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Obama Foundation Picks Hartford For Leadership Training Initiative

Charles Rex Arbogast
Associated Press
Former President Barack Obama addresses a crowd during the first session of the Obama Foundation Summit in Chicago on Oct. 31, 2017.

The Obama Foundation is recruiting 100 young people in Hartford to be part of a six-month training program to develop the next wave of community leaders in Connecticut’s capital city.

Since leaving office, former President Barack Obama has talked about engaging the younger generation to “take up the baton.” As part of his foundation’s Community Leadership Corps program, people ages 18 to 25 who are picked for the initiative get tasked with a community project in their city — and in the process, get free skills training in project management, leadership, design thinking and community organizing.

The Community Leadership Corps started last year in Phoenix, Ariz., Columbia, S.C., and Chicago, where the Obama Foundation has its headquarters. For the second round, the training program is returning to Chicago and coming to Hartford for the first time.

In a statement introducing the program to Hartford, Obama Foundation CEO David Simas said the goal is to bring together budding leaders and “give them skills to take their passion and put it into action.”

While the foundation is hiring “success coaches” in Hartford to help lead the program, members of the Community Leadership Corps are unpaid. The program will start with a kickoff event this June in Hartford. Corps members then receive a few in-person trainings, online coaching and other aid toward completing a team project. The final Hartford training is expected in November.

Officials with the Obama Foundation said they picked Hartford, in part, because of the size of its younger population. About 40 percent of Hartford residents are under age 25, according to U.S. Census data estimates. And the city’s already home to a lot of youth-oriented organizations that can steer members to the leadership corps.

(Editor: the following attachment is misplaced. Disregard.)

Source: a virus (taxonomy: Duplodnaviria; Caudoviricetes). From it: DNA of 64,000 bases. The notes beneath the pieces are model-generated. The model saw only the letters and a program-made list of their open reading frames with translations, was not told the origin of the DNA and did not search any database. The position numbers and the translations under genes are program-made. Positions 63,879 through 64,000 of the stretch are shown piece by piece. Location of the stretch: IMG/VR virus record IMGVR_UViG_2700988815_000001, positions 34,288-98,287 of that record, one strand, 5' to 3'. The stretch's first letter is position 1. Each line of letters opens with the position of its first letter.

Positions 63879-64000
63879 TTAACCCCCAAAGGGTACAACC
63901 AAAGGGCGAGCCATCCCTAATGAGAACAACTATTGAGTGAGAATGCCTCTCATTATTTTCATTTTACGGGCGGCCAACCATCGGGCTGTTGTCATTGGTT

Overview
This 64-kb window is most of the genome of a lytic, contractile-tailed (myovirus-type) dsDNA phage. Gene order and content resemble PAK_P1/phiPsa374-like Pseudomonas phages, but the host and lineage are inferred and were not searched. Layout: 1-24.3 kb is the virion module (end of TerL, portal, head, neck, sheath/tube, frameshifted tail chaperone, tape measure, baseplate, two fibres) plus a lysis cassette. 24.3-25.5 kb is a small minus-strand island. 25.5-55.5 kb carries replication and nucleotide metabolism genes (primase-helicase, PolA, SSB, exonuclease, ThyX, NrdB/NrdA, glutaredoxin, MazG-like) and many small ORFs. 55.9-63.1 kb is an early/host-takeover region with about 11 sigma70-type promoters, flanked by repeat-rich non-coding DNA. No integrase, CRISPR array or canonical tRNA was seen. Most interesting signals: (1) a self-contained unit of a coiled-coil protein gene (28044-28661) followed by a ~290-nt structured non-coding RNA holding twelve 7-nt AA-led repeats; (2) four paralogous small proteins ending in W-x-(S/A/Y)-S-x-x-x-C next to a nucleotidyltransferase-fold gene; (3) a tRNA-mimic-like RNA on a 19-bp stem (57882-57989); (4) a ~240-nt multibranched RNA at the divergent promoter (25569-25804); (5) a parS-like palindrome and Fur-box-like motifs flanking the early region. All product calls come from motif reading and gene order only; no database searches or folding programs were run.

On its website, the foundation said last year’s corps members in Phoenix, Columbia and Chicago “represented a variety of racial and ethnic identities, as well as socioeconomic and educational backgrounds, gender identities, and sexual orientations. We believe that bringing people together from diverse perspectives has the greatest potential for creating change.”

People in Hartford and Chicago have until March 24 to apply for this year’s program. Organizers said a hundred people in each city will be chosen.

Vanessa de la Torre is executive editor of the New England News Collaborative, a regional hub of nine public media stations producing news and in-depth storytelling throughout New England. Previously, Vanessa was a reporter for Connecticut Public and the public radio collaborative Sharing America, covering issues of race, identity and culture. Before joining the public media world, Vanessa wrote for newspapers such as the Hartford Courant, where her investigative storytelling on Hartford education won regional and national awards. She also was part of the Courant team that was a finalist for the 2013 Pulitzer Prize for Breaking News Reporting. Vanessa grew up in El Centro, Calif., a desert town near the U.S.-Mexico border, and is a graduate of Princeton University. She received her master's degree from Stanford University’s Graduate Program in Journalism.

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